of UAE specialists Keller Grundbau Gmbh. “It seems it may pick up slightly in the third and fourth quarters – but still not enough in terms of the volume of contractors out there looking for work.” “The first part of the year was very difficult. We seemed to spend the whole time filling out papers and tenders, with very short closing dates, and not really having many of them convert into contracts. Decisions get delayed, or something else happens,” he said. While the company has enough work to see it through tight times, Khan says some contracts aren't due to start until next year or even 2015. A reduction in the availability of work has also led to other contract related pressures – not the least of which are time constraints and penalties that come from failing to meet deadlines. “I thought that a recession would mean that everything would slow down and people would take time to do things at a reasonable pace – but the opposite is the case. Clients are squeezing contractors to get things done faster. I don’t know whether it’s pressures from the banks, or where it’s coming from. I don’t understand the logic,” Khan said. While other construction jobs can be solved by pouring manpower and machinery in to it, piling and foundation work often has physical constraints that limits the amount of work that can be done. Restricted work sites often means that only one piling rig can be used, so contractors can’t simply throw men and machinery at a job to hit tight deadlines. “Not every job is like the Palm Deira [with wide open spaces and room for several piling rigs]. Most are very restricted on space,” Kahn said. Another area contractors are feeling pressure is in a lack of understanding from some clients over the amount of time it takes regulatory bodies to approve plans. “I can’t blame regulatory bodies for that. They’re looking at something that’s been worked on for several months for the first time, and time needs to be given for this to happen. We have to plan around this, but it’s unfair on contractors to be nailed for any delays that are out of their

hands. Clients need to try and understand what is involved,” Khan said. So far, Keller Grundbau has weathered the downturn without downsizing. Contracts in the petrol chemical industry in Abu Dhabi, and others throughout the UAE have kept the company bouyant and, with the promise of more work in the second half of 2010, Kahn says staff are taking holidays now in anticipation of a better few months ahead. “At the moment, it’s just a matter of working out how to support the company and survive until then,” Khan said.

50m 45m 290,000 Depth of each of the 192 piles supporting the Burj Khalifa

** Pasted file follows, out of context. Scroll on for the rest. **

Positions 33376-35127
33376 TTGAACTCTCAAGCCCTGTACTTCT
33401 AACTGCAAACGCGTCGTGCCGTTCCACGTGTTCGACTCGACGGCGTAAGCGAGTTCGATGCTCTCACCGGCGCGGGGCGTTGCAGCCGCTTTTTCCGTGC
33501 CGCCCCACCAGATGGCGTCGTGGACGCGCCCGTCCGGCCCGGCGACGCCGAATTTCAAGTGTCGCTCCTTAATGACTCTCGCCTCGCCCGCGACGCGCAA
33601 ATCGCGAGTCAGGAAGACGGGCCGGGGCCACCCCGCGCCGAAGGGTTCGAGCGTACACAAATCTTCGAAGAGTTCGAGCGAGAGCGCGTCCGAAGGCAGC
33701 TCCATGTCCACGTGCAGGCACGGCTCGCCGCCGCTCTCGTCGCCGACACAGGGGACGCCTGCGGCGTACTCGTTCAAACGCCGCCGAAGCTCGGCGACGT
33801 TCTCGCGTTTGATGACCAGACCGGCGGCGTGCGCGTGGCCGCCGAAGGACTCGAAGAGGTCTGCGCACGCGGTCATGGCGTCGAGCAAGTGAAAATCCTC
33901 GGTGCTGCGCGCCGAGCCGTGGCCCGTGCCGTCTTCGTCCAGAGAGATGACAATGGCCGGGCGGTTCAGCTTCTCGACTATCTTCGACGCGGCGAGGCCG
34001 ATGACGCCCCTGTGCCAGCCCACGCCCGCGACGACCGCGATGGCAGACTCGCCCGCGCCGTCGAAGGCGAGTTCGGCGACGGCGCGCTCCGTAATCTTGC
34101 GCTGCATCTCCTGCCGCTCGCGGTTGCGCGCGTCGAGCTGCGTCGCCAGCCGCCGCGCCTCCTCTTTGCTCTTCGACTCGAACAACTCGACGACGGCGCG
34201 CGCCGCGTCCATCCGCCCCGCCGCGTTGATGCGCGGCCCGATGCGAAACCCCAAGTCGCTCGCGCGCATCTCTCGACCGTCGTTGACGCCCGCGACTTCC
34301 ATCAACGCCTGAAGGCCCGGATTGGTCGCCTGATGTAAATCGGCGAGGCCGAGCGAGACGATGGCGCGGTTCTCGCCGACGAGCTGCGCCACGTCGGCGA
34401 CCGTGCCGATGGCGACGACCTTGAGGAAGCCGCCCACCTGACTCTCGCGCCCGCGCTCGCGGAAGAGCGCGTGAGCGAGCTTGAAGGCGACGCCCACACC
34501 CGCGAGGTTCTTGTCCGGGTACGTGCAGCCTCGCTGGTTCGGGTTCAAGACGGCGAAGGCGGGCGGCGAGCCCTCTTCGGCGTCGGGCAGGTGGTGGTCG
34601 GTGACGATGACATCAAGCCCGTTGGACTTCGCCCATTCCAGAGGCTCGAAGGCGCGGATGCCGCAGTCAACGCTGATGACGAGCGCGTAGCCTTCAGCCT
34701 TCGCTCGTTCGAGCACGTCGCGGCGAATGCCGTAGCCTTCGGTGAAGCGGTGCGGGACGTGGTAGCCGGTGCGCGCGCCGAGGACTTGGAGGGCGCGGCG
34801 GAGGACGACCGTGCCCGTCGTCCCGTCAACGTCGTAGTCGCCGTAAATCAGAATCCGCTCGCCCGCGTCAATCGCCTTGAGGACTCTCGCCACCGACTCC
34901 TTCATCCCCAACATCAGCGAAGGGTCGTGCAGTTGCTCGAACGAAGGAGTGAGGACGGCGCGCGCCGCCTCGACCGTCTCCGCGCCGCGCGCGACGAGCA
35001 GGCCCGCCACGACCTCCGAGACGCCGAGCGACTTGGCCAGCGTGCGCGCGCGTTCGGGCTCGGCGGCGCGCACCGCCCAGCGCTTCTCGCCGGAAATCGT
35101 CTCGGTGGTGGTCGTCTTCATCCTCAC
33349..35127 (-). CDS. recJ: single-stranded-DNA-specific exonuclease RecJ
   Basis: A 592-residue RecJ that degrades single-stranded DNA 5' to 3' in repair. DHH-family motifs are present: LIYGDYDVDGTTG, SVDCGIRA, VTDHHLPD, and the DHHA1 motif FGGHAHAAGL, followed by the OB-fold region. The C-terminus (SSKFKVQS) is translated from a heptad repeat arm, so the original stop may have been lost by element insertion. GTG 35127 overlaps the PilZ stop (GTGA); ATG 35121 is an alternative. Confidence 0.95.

Depth of each of the 250 piles supporting the Burj Al Arab

Weight in tons bearing down on the foundations of the Millau Viaduct, France

Piling profits in a tight industry The profits from piling and foundation work come from selling concrete and steel at small markups, with little room for movement. But, with the pressure mounting on businesses to ensure the company remains busy, some firms are operating on exceptionally thin margins. “You get a sense of how smaller businesses are suffering from the kinds of prices they’re offering,” said Shad Asif Khan, Keller Grundbau Gmbh’s general manager said. “We’re at a slight advantage in that we have a lot of experience, so tend to be shortlisted for contracts, but it’s still tough. Clients are really enjoying this time,” Khan said.


PROJECT UPDATE ON SITE CW reviews a collection of its most recent site and plant visits to keep you up to date with project progress


148 Townhouses in Al Muneera

AL MUNEERA Location Abu Dhabi Visited June 2010

DUBAI PEARL Location Dubai Visited June 2010

KING ABDULLAH FINANCIAL DISTRICT Location Riyadh Visited June 2010


Al Muneera is being developed by Aldar as part of the expansive Al Raha Beach project in Abu Dhabi. The projects is made up of two distinct areas, with an island and mainland divided by a canal. A total of 16 residential towers are under construction, along with an ofďŹ ce tower, 11 villas and 148 townhouses. Al Futtaim Carillion is the main contractor, with Drake & Scull providing MEP works.

With four 73-storey towers planned, the Dubai Pearl project is a massive undertaking that has taken several years and some false starts, to finally get a solid start. Piling was completed in 2009 along with the raft pouring. The towers are just starting to grow, with a 600strong work force moving from building to building, as each one progresses at a similar pace. The project is aiming for LEED Gold certification.